Twitter is the latest social media site to allow users to experiment with posting disappearing content. Fleets, as Twitter calls them, allows its mobile users post short stories, like photos or videos with overlaying text, that are set to vanish after 24 hours.
But a bug meant that fleets weren’t deleting properly and could still be accessed long after 24 hours had expired. Details of the bug were posted in a series of tweets on Saturday, less than a week after the feature launched.
full disclosure: scraping fleets from public accounts without triggering the read notification
the endpoint is: https://t.co/332FH7TEmN
— cathode gay tube (@donk_enby) November 20, 2020
The bug effectively allowed anyone to access and download a user’s fleets without triggering a notification that the user’s fleet had been read and by whom. The implication is that this bug could be abused to archive a user’s fleets after they expire.
Using an app that’s designed to interact with Twitter’s back-end systems via its developer API. What returned was a list of fleets from the server. Each fleet had its own direct URL, which when opened in a browser would load the fleet as an image or a video. But even after the 24 hours elapsed, the server would still return links to fleets that had already disappeared from view in the Twitter app.
When reached, a Twitter spokesperson said a fix was on the way. “We’re aware of a bug accessible through a technical workaround where some Fleets media URLs may be accessible after 24 hours. We are working on a fix that should be rolled out shortly.”
Twitter acknowledged that the fix means that fleets should now expire properly, it said it won’t delete the fleet from its servers for up to 30 days — and that it may hold onto fleets for longer if they violate its rules. We checked that we could still load fleets from their direct URLs even after they expire.
Fleet with caution.
For the past year and a half, Google has been rolling out its next-generation messaging to Android users to replace the old, clunky, and insecure SMS text messaging. Now the company says that rollout is complete, and plans to bring end-to-end encryption to Android messages next year.
Google’s Rich Communications Services is Android’s answer to Apple’s iMessage, and brings typing indicators, read receipts, and you’d expect from most messaging apps these days.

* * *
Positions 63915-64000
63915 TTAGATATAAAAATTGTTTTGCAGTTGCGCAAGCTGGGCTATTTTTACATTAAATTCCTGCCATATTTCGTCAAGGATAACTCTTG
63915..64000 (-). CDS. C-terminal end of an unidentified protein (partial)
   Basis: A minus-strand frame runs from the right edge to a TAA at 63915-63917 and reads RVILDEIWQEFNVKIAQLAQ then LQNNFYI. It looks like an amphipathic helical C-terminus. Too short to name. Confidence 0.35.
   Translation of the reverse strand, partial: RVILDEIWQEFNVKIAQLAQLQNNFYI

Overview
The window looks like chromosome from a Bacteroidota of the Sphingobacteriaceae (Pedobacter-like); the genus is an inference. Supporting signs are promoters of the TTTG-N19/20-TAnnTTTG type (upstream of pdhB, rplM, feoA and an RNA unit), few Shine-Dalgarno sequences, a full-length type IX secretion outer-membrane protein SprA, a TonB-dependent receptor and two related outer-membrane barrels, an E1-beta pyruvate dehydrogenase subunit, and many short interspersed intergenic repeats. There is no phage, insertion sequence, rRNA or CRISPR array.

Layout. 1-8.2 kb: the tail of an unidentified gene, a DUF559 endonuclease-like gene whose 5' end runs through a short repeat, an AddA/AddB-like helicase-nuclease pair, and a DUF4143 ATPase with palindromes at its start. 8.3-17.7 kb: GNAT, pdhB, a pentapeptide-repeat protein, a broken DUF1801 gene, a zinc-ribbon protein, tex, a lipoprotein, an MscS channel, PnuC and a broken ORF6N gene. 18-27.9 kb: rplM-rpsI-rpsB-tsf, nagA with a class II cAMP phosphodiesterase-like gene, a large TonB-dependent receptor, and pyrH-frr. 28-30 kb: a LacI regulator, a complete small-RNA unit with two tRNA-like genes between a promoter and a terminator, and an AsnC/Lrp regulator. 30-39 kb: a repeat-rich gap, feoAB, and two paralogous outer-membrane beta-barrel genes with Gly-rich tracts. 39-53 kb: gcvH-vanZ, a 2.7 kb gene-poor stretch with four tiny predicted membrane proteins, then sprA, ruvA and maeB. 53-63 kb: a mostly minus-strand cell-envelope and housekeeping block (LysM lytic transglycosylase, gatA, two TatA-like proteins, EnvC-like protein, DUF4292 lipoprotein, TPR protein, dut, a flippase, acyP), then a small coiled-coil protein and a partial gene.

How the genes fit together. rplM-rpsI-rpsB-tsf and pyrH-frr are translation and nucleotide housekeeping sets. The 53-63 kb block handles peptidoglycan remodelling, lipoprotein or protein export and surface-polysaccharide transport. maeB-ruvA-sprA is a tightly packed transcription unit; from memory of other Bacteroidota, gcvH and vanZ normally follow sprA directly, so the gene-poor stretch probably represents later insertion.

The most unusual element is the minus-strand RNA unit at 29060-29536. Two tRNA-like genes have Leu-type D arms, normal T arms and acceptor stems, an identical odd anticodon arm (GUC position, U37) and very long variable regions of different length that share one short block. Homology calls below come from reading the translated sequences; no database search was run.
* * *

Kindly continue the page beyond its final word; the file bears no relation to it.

In a blog post Thursday, Google said it plans to roll out end-to-end encryption — starting with one-on-one conversations — leaving open the possibility of end-to-end encrypted group chats. It’ll become available to beta testers, who can sign up here, beginning later in November and continue into the new year.
End-to-end encryption prevents anyone — even Google — from reading messages as they travel between sender and the recipient.
Google dipped its toes into the end-to-end encrypted messaging space in 2016 with the launch of Allo, an app that immediately drew criticism from security experts for not enabling the security feature by default. Two years later, Google killed off the project altogether.
This time around, Google learned its lesson. Android messages will default to end-to-end encryption once the feature becomes available, and won’t revert back to SMS unless the users in the conversation loses or disables RCS.
Earlier this year, Instagram launched a new feature called “Guides,” which allowed creators to share tips, resources and other longer-form content in a dedicated tab on their user profiles. Initially, Instagram limited Guides to a select group of creators who were publishing content focused on mental health and well-being. Today, the company says it’s making the format available to all users, and expanding Guides to include other types of content, as well — including Products, Places, and Posts.
TechCrunch in August noted an expansion of Instagram Guides appeared to be in development, with a focus on allowing users to create travel guides and product recommendation guides, in addition to a more generic “posts” format.
This “Guides” format was designed to give Instagram creators and marketers a way to share long-form content on a social network that had been, until now, focused more on media — like photos and videos. By comparison, an Instagram Guide could look more like a blog post, as it could include text accompanied by photos, galleries and videos to illustrate the subject matter being discussed.
The feature could help increase users’ time in the app, since users wouldn’t have to click through to external websites and blogs to access these posts — for instance, through a link in the creator’s bio or through a link added to one of the creator’s Stories.
With the expansion to Products, Places and Posts, Instagram’s Guides can now cover more areas. Instagram says it made the feature easier to use, too. It may also feature Product Guides inside its new shopping destination on the platform, Instagram Shop, the company noted.
Visitors to Guides can share the Guides across their own Stories and in Direct Messages, expanding their reach even further.
Image Credits: Instagram
Also new today is an update to Instagram Search. Before, users could search for names, usernames, hashtags and locations. With the changes rolling out today, users will also now be able to use keywords that will surface content relevant to their interests. Along with Guides, the larger goal is to help keep Instagram users from leaving the app.
Instagram says the search update is available in English to all users in Canada, the U.S., U.K., Australia, New Zealand, and Ireland starting today. The expansion to Guides is rolling out now to all users.
Google today announced an update to Google Maps that includes a number of new COVID-related features, as well as the ability to see the live status of your takeout or delivery orders, as well as the launch of the long-expected new Assistant driving mode.